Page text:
Beyond Words

MC40_ViaRail_20090717_I think my first “multicultural” experience was as a young child, many years ago, riding the train from Vancouver to Winnipeg. I remember that I played with several other children — none of whom spoke English. Somehow, we managed to communicate and it was a fun, enjoyable experience.

It wasn’t until I was much older that I started to wonder how we could possibly have managed to communicate without a common language.

Then, in 2008 I travelled to Romania with one of my cousins. We wanted to see where our grandparents and great grandparents had come from. Neither of us spoke a word of Romanian.

Yet, one day when we were visiting Lasi in north-eastern Romania, I spent about half an hour in “conversation” with a Romanian man who spoke no English. Somehow we managed to communicate and I learned that he had a wife and two children (he showed me their photos) and that he now worked as a security guard.

On another day while we were at an art gallery, I had a conversation with a man who did not speak English but understood it to some degree. He not only spoke Romanian, he also spoke Yiddish — and it just so happens that Yiddish was my first language and I still understand it if it is spoken slowly.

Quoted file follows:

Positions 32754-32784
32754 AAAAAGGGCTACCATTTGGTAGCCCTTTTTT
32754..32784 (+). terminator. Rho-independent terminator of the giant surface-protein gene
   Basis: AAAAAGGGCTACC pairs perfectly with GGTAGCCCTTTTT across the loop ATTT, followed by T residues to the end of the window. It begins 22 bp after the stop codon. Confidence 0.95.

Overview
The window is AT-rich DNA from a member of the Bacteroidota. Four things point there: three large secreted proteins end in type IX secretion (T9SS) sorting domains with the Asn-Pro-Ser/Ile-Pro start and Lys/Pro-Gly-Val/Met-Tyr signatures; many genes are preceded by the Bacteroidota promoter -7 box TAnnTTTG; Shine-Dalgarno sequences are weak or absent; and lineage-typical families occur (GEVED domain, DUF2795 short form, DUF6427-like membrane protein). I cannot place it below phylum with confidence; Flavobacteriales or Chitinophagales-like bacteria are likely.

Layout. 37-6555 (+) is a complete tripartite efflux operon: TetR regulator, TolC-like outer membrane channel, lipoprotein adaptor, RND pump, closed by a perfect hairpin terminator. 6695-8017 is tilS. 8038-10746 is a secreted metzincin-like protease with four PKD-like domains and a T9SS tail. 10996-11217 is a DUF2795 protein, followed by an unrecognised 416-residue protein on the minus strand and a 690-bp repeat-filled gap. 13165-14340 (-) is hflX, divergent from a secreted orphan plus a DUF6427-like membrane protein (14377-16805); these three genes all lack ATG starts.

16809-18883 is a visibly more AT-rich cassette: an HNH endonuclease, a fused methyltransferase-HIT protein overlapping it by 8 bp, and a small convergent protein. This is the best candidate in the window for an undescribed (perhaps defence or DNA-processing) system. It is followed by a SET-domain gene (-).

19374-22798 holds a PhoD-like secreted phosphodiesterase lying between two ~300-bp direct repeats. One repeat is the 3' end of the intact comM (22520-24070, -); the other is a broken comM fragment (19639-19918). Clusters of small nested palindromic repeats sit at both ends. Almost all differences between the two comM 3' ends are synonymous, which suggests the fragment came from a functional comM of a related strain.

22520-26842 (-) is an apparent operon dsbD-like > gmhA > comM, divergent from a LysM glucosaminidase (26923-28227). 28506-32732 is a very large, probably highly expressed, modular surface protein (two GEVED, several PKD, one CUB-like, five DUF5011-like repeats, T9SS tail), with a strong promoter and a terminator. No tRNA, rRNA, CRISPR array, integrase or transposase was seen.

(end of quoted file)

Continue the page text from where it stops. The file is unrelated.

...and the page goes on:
So he spoke in Yiddish and I spoke in English and we learned that his family and mine had come from the same shtetl (small town) north of Iasi.

These experiences have taught me that communication is so much more than having a common language. By being open to using all our senses we can communicate beyond language and in doing so, even a brief encounter can be deeply moving.

- Sara in Powell River, BC